I remember one time, I was wearing high waist shorts that almost showed off my underbutt. I went out with a couple of colleagues to get some food. On our way out, I was catcalled by a bunch of passersby. My colleagues were surprised that I wasn’t affected at all. One of them even asked, “Those guys were catcalling you because of your shorts, and you didn’t even react?”

Well, I did react by not reacting to it. I ignored it, not because I didn’t feel wronged at all, but because I was already aware of the fact that not everyone had an open mind. Not everyone would understand that I have this innate desire to feel comfortably sexy all the time and it doesn’t give everyone the permission or the title to get something out of me just because I want to appear the way I am.

And I don’t really have to explain myself. I feel sexy and I want to be sexy for myself. Being sexy in my own way is my way of pulling in confidence into myself. It is my way of getting rid of all my insecurities every day. It doesn’t mean you have the right to tell me what to do and not to do, to comment on how I dress or to voice out your opinion about me being an attention-seeking woman. I don’t dress for you, and most importantly, I can get naked whenever I want and it’s not for you or for anyone else.

As a matter of fact, I enjoy being naked when I am alone. It’s not because I want someone to catch me completely exposed. It doesn’t mean I want someone to insult me or even, to sexually assault me. It’s because I feel something within myself — a certain power that makes me feel better and makes me say to myself that, “hey, I have this body, it’s not perfect, but I am very proud of it.”

I used to think so much about what my friends would think about me. I used to care so much about what my best friends’ parents would say when they see me barely wearing anything. I knew some parents who stopped talking to me and even blocked me on social media because they couldn’t take me or handle how outspoken I am about almost everything. But now, I don’t really care so much anymore. I have come a long way. I have been through a lot. I was mostly alone my entire life, but my parents raised me well. I have never committed a crime. I am a good person regardless of how I expose myself to the society.

I am aware of the fact that not everyone is open to the idea of freely expressing yourself, your thoughts or your sexuality, but you also need to understand that while there are people like you, who think that when someone looks sexy in public, they want to be sexualised or that “they are asking for ‘it’, there are also those people who will never care about what you and other people think and say. There are people who feel sexy and they are comfortable about it. And you are not allowed to take that right away from them.

If you want to stay conservative or traditional, I am, not judging you. Stay the way you are and let others do what they are comfortable doing without judging them back.

one-sided love

Read Emily’s Essay via this link.

Featured image source.

  • Missy Burson

    So true! We need to lift each other up, not tear others down. Being “sexy” means so many things to different people, if your opinion of being or dressing sexy doesn’t match someone else’s, it doesn’t make it wrong!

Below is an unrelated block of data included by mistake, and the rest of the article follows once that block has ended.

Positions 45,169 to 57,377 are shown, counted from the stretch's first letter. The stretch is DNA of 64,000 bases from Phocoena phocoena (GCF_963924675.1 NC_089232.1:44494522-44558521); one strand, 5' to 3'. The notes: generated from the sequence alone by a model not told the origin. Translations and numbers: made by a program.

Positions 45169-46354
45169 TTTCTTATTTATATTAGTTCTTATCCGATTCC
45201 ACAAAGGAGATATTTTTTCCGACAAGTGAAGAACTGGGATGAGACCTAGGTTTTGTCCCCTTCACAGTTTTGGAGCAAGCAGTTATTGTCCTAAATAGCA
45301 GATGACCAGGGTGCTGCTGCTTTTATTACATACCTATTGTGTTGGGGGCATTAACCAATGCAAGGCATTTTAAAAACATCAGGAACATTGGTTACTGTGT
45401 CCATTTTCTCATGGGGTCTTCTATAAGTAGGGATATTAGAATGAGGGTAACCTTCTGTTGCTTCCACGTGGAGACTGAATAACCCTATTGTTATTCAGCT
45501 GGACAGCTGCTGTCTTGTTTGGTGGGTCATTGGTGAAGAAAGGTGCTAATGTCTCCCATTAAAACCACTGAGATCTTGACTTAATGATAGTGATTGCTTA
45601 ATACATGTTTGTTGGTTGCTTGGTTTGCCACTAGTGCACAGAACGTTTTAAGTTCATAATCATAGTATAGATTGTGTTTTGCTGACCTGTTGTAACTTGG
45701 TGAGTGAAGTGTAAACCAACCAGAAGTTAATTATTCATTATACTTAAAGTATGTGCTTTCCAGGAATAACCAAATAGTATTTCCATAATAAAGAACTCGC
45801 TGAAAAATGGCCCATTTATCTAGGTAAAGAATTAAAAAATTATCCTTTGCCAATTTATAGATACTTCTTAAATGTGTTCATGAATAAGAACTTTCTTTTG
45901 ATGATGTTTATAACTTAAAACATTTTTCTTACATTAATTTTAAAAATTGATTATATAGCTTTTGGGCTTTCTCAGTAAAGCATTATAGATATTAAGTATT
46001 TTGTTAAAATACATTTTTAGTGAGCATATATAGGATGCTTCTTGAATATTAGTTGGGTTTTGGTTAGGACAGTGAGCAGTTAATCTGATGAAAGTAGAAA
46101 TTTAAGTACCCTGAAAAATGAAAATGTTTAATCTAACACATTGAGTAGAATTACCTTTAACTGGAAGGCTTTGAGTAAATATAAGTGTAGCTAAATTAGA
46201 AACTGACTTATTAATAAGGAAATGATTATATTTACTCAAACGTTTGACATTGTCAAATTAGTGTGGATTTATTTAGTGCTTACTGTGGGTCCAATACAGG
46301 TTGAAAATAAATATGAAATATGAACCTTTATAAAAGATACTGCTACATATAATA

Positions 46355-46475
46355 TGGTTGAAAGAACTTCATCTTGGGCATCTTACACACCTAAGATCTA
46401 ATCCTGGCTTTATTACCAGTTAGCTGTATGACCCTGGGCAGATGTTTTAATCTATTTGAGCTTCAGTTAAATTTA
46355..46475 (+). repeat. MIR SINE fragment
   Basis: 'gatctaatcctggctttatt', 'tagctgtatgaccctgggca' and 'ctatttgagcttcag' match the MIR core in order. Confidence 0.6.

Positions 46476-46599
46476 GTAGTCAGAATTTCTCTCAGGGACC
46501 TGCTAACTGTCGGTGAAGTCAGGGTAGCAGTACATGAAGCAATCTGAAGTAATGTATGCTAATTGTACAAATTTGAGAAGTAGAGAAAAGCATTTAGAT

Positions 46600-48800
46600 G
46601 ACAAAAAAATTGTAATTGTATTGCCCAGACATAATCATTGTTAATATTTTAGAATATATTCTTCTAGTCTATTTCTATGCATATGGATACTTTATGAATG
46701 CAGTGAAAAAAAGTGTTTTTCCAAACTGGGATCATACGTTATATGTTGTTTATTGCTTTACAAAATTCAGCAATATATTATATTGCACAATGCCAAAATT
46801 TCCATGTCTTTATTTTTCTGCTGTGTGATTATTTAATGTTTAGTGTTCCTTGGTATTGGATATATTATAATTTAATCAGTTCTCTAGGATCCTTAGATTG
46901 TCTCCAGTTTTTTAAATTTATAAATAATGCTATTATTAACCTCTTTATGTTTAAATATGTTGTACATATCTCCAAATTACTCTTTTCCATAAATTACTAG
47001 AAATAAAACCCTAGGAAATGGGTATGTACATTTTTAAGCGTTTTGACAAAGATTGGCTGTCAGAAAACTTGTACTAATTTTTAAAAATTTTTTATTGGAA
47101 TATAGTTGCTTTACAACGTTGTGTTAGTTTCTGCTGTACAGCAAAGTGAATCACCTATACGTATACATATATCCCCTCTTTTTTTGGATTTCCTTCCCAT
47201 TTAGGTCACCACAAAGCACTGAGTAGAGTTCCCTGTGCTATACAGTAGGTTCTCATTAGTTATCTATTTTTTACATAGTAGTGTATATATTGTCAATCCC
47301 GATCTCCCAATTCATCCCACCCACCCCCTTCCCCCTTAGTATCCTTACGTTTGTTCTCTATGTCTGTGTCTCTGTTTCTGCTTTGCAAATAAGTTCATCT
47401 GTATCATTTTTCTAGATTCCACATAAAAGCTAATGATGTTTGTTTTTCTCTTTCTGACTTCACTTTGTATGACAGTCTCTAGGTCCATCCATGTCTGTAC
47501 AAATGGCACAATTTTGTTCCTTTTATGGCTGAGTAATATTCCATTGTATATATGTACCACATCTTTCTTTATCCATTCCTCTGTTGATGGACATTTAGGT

• I also agree with what you said. Nowadays, there are people who still believe that what they think is the only thing that is right and I just want everyone to be more open minded and accept that not everyone is the same. Thank you so much, Missy! ❤️

  • Seriously adore this post! We all need the reminder to build one another up! Our bodies are a gift and we need to see the best in not only ours, but everyone elses’ too!

  • Sydnie Lazina

    I really really love this. I feel the same way about my sexuality, but I’m still struggling with the part about worrying what some people might think or being afraid of being catcalled, since it makes me really uncomfortable. But I’m working gradually to be able to be at the level of comfort and confidence where I can truly feel that if I’m happy and comfortable, that is what matters. I’m a really sexual person too but I feel embarrassed about expresing it sometimes. I guess it can feel embarassing if people have old conservative ideas on sexuality and I don’t like feeling judged, or for people to think they can be disrespectful because of how I’m dressed. But I’ll get there lol! Thanks again so much 😙

  • Candace

    Couldn’t agree with this more! We need to respect and be more respectful of each other and that includes our bodies as well. Everyone needs to read this!

  • Aubrie Engman

    This was a really beautiful piece! Thank you for writing this and keep up the good work!

  • This was very beautiful. Each woman defines sexy in her own way and at the end of the day, we all have the right to wear what we want.

  • Judging others…if we can just get rid of this…it would solve so many issues! Love your post. Keep on sharing and writing. You’re awesome 🙂

  • Shasha

    I totally agree with this post. Beauty comes in all shapes, sizes, and colors. I agree that we need to spend more time embracing beauty instead of questioning it. Thanks so much for sharing this.

  • Shweta Shah

    All women (and men) need to read this and just be comfortable in their own skin, thats the only way they will stop judging. Only insecure people will react that way xx

  • This is such an inspiring post doll! I really agree and we need to spread the word as much as possible. x

    Tania x

  • Completely agree. This is such a well written post and inspiring. It seems the society we live in now just judges more and so much harshly.